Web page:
Relatedly, strikes are banned in Fiji and trade union officials are now targeted. Those arrested under the degenerate laws are often tortured while in detention. In March 2013, a video appeared that showcased two soldiers torturing and hitting two men. When Bainimarama was questioned about it, he firmly said that he stood behind his soldiers and no further action was taken. Phil Robertson, Deputy Asia Director of the Human Rights Watch, reiterated that, “Failure to investigate torture by Fijian soldiers that was caught on film raises red flags about a culture of impunity for security forces in Fiji.”
As a solution, the member states of the UN need to continue to urge Fiji to invite the Special Procedures of the UN Human Rights Council to access the country. Furthermore, the US has reported on the media freedom abuses, human rights mistreatments, and trade union rights that have occurred in Fiji since Bainimarama has taken control. Yet, neither the US nor the international community have taken action. This needs to change. Australia and other key governments in the Oceanic region and around the world need to force Fiji’s government to end the detention, harassment and maltreatment of its citizens.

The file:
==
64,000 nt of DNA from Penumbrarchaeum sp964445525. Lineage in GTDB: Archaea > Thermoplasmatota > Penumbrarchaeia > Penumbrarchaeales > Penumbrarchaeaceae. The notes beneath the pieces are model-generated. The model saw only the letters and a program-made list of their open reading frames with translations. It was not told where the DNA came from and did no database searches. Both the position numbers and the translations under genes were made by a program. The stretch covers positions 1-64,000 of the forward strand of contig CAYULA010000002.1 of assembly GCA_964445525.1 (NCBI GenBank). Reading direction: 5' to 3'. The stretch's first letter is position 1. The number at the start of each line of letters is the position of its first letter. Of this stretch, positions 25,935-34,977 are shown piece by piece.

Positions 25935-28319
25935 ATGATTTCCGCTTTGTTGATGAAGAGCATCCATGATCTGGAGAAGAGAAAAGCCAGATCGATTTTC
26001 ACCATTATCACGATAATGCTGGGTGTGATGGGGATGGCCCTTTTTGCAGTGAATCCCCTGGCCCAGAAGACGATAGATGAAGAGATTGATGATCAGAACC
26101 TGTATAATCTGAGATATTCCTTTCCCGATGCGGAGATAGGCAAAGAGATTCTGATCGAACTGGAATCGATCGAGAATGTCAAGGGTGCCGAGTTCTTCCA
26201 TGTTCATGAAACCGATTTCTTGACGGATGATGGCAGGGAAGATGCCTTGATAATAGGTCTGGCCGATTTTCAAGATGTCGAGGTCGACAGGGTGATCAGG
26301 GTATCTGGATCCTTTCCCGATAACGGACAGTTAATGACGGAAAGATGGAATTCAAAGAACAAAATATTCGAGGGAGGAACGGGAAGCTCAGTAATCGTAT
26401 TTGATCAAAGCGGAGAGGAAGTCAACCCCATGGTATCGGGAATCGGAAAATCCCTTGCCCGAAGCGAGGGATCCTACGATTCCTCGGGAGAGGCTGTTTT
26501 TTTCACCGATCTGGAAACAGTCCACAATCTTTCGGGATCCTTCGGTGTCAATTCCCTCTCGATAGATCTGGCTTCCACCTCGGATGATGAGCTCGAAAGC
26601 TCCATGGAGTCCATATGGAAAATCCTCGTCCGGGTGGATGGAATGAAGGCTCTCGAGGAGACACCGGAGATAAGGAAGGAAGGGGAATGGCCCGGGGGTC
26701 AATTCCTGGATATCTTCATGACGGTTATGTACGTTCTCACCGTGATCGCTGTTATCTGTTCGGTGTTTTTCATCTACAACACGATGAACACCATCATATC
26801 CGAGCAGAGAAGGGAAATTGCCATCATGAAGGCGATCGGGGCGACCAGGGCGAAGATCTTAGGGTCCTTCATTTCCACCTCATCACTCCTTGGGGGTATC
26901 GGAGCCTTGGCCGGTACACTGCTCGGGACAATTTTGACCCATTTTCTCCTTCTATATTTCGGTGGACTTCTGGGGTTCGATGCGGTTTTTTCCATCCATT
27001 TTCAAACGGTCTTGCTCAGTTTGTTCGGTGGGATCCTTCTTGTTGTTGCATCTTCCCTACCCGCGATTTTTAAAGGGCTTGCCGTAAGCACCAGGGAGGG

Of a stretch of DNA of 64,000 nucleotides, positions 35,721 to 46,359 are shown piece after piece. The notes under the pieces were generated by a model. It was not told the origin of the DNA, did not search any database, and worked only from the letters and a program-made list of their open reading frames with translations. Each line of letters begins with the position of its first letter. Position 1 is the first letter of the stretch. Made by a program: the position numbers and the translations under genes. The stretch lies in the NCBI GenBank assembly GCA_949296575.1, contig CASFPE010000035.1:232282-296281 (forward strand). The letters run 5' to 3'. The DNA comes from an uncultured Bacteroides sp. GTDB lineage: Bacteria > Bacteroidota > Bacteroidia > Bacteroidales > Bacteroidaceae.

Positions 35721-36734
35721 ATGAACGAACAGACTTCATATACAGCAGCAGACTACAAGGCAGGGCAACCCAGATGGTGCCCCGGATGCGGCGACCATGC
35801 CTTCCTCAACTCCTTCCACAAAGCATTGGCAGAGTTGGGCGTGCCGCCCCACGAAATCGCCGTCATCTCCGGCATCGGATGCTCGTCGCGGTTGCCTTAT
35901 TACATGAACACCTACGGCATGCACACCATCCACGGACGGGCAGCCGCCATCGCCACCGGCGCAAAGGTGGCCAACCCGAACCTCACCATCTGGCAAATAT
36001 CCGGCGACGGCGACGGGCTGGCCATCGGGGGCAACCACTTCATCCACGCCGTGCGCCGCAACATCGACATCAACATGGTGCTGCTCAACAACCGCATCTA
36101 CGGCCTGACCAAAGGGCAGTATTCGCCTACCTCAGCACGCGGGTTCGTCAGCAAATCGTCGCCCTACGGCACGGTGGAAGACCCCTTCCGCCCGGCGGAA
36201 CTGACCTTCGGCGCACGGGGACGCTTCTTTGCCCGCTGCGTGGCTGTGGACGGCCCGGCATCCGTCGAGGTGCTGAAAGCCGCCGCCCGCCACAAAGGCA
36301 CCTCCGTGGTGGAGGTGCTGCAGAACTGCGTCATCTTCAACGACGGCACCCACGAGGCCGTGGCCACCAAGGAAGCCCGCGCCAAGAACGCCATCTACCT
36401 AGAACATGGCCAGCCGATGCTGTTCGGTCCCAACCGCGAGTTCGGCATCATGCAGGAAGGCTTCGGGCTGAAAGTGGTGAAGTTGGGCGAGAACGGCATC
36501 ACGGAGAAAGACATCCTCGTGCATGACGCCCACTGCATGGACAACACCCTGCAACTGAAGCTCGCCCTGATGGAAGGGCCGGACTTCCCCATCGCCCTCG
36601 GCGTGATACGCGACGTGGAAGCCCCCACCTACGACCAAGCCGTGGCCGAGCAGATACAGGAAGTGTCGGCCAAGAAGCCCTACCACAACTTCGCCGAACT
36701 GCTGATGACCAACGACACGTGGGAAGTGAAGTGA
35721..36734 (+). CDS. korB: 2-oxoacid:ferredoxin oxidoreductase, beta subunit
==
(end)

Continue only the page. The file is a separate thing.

(1) News, BBC. "Fiji Country Profile." BBC News. BBC, 28 Dec. 2015. Web. 17 Oct. 2016. <http://www.bbc.com/news/world-asia-pacific-14919067>.
(2) Kaur, Jas. "How Fijian Dictator Bainimarama Finally Earned His Mandate." The Conversation. The Conversation US, Inc., 18 Sept. 2014. Web. 17 Oct. 2016. <http://theconversation.com/how-fijian-dictator-bainimarama-finally-earned-his-mandate-31856>.
(3) Tran, Mark. "Fiji's History of Coups." The Guardian. Guardian News and Media, 05 Dec. 2006. Web. 17 Oct. 2016. <https://www.theguardian.com/world/2006/dec/05/fiji.travel1>.